Both Bernie and Melanie insist that there’s nothing for Sugar to investigate. Olivia has disappeared before, and they express confidence that she’ll reappear any day, ready to go into rehab again. Bernie may believe that, but I don’t think Melanie does.

A lot of things indicate that Olivia hasn’t simply fallen off the wagon again. She hasn’t called her grandfather, Jonathan, for money, like she has during past instances. Her friends and drug dealer haven’t seen her. And, oh yeah, there was a dead body in the trunk of her car.

That dead body—of one Clifford Carter—has gone missing. When Sugar returns to dispose of it at Ruby’s insistence, it’s simply gone. He finds a strand of hair that might serve as a clue as to who took it, but the only other person he told about it was Jonathan. The old man might have sent someone to get the corpse out of his beloved granddaughter’s car, or maybe someone else knew it was there and finally got around to it.

Stallings sits in a chair in Teresa's apartment, flanked by a goon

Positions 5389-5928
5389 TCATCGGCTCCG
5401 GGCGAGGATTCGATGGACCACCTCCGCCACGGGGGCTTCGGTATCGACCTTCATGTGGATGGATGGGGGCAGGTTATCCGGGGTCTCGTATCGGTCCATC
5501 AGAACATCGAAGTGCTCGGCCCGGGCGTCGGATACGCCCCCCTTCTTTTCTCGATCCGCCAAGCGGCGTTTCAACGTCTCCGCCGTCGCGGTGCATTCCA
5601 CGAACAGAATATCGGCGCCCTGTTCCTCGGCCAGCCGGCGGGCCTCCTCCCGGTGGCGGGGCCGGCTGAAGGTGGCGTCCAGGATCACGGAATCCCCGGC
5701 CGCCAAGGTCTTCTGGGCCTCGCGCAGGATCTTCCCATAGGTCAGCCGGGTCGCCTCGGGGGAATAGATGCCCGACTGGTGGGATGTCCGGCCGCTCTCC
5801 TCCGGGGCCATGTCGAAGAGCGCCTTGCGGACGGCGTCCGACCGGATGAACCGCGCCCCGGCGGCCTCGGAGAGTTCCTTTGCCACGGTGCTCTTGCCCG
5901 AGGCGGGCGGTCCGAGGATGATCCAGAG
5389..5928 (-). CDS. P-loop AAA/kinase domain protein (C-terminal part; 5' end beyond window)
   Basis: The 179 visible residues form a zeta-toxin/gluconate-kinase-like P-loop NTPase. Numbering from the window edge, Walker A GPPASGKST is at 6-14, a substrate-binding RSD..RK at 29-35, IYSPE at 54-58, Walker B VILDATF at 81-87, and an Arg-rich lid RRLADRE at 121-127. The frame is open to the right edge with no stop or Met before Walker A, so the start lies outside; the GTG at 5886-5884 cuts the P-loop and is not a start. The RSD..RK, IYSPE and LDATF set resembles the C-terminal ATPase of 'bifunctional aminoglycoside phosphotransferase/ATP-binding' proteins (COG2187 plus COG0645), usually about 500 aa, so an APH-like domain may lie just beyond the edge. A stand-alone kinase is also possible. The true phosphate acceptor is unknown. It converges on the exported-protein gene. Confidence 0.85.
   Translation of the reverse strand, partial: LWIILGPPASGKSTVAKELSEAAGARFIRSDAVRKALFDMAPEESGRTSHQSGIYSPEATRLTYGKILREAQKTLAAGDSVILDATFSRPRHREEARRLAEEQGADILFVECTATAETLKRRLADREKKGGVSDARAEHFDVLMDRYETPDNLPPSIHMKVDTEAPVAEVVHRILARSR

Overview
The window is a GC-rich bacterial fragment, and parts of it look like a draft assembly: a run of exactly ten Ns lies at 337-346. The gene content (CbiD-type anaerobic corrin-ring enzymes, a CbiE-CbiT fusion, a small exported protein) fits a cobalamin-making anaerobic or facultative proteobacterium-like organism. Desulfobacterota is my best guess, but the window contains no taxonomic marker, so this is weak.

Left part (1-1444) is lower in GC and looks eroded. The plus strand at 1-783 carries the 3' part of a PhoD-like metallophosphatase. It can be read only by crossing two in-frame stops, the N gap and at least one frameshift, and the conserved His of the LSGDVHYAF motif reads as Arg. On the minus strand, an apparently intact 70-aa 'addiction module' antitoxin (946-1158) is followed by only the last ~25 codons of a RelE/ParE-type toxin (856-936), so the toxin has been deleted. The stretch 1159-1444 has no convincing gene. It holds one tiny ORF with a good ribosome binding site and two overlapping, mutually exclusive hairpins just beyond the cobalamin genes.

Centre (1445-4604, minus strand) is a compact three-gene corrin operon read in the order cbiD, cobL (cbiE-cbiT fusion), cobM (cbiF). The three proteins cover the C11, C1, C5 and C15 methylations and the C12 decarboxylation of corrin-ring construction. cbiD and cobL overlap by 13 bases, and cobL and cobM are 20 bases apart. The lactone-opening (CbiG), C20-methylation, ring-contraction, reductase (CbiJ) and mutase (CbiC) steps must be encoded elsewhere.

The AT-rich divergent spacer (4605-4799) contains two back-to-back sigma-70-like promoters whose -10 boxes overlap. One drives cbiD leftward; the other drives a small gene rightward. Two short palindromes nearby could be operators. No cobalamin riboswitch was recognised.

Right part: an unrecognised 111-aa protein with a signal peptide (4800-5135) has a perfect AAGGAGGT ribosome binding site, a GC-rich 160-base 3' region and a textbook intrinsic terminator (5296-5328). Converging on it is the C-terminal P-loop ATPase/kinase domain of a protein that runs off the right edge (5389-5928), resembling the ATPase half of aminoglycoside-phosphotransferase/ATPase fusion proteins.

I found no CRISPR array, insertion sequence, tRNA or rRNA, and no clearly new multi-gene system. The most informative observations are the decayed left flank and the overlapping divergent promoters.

Screenshot/Apple TV+

The closing scene of Sugar Episode 2 introduces us to Stallings (Eric Lange), as he ambushes Teresa Vasquez (Cher Alvarez) in her home to ask her if she knows what’s happened to Clifford. Teresa is the sister of Carmen Vasquez, who we know from newspaper headlines was raped and murdered.

Sugar has also learned (from the GPS) that Olivia’s car was at Carmen’s apartment the night Carmen was killed. He can’t figure out how to put things together. But, given that Stallings shows Teresa a picture of Melanie that was sent to him from Clifford’s phone, we may be a step ahead of John’s investigation.

Teresa knows who Melanie is. We flash to a photo of the two posted to a bulletin board. We further know that Olivia had been spending a lot of time with Melanie prior to her disappearance and that her social media shifted in the direction of advocating for women’s rights. It doesn’t feel like too much of a stretch to suggest that Olivia killed Clifford and Melanie helped her go on the lam. Of course, things may be more complicated than that.